California firework disposal tax

LAGUNA HILLS – Who doesn’t love fireworks? Assemblyman Tim Donnelly certainly does. In fact he seems to love them so much, that according to him taxing their sales would be a “tax on patriotism.”

In an interview with Bloombersg, Donnelly says that “when you tax something, you end up getting less of it and this is a tax on patriotism…If you tax patriotism, you will get fewer displays of it.”

But why are we talking about taxing fireworks anyway? As it turns out, leftover and confiscated fireworks are an expensive thorn in the side of California’s budget. In the same article, Bloomberg reports that to dispose of a pound of fireworks costs the state about $10. How many pounds do we currently have waiting for disposal you ask? Oh, just 300,000 or so. At an average of $10 per pound, that’s $3,000,000 of latent fun we have sitting around in bunkers across the state.

How do we solve this dilemma? Well, we can’t simply burn them in a pit anymore (largely due to pollution from plastic packaging), so a spectacular post-July 4th bonfire is out of the question.

Enter the proposed tax. Last year California residents, businesses and local governments bought about 244,500,000 pounds of fireworks, with the industry bringing in nearly $1 billion in revenue in 2013. The proposed tax will levee 10 cents per pound of fireworks sold, generating an estimated $1.5 million annually to be used for disposal, a good step in the right direction and at a fairly low cost to the consumer. And besides, shouldn’t the financial burden to dispose of fireworks properly be paid by those using them in the first place?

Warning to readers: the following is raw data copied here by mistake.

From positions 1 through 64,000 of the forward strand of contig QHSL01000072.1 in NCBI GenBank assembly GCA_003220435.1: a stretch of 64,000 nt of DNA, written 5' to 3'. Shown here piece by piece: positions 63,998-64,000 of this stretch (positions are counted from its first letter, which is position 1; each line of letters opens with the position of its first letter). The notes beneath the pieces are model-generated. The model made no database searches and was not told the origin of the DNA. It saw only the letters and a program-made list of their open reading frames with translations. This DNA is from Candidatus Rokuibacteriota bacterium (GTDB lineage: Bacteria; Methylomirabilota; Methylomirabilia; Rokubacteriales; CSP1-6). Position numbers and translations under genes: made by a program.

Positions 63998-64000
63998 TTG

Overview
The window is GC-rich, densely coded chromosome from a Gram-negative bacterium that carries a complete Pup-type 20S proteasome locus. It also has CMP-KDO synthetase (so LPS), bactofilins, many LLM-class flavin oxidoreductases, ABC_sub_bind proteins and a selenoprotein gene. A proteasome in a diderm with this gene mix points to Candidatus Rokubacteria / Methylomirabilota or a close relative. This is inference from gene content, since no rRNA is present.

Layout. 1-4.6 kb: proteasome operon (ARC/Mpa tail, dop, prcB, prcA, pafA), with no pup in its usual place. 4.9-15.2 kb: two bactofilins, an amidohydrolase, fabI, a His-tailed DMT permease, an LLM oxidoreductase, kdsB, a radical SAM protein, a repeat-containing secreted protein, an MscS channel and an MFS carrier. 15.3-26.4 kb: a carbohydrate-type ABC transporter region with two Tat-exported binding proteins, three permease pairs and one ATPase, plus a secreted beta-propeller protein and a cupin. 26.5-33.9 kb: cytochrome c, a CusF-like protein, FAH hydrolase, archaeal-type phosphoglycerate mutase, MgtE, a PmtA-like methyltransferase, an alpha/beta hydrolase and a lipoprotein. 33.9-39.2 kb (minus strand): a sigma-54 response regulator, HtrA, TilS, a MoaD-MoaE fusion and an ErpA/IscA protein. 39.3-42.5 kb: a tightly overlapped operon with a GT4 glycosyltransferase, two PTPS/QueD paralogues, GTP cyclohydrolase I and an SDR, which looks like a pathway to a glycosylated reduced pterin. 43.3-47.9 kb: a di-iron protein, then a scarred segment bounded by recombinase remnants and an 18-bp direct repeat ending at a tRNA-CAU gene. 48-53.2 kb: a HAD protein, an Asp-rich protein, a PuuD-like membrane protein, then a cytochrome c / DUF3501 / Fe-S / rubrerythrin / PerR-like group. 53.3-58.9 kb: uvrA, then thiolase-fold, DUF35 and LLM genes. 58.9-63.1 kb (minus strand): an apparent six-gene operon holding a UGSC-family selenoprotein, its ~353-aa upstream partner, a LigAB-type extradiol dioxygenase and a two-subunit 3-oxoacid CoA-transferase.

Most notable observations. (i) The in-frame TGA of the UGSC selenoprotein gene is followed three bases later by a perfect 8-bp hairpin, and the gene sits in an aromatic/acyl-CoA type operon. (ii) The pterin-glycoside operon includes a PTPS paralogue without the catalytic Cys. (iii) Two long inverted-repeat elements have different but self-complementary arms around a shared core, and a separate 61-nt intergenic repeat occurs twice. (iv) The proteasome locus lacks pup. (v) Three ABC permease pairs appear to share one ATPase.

Plus, it’s 10 cents per pound! If this tax would cost you an extra dollar per year, then you are having one heck of a personal display setting off 10 pounds of fireworks. For most, this will be an entirely unnoticeable addition at checkout.

But yea-saying lawmakers are facing stiff opposition across the aisle from taxes-are-the-devil thinking politicians like Tim Donnelly. So instead lawmakers are sourcing the funding from elsewhere, such as $1.5 million of Brown’s $156 billion budget passed last month going to fireworks disposal. Brown also attempted to permanently allocate $500,000 annually for fireworks disposal via the general fund, but this was stricken before the budget went to vote.

What do you think? Should paying for fireworks disposal be the responsibility of all taxpayers, or just the ones that purchase them?

Attorney John Rosenbaum is a  practicing Laguna Hills Workers Compensation and Personal Injury lawyer, serving Orange County over 35 years. John has had a 99.8% success rate and collected more than $50,000,000 for his clients.

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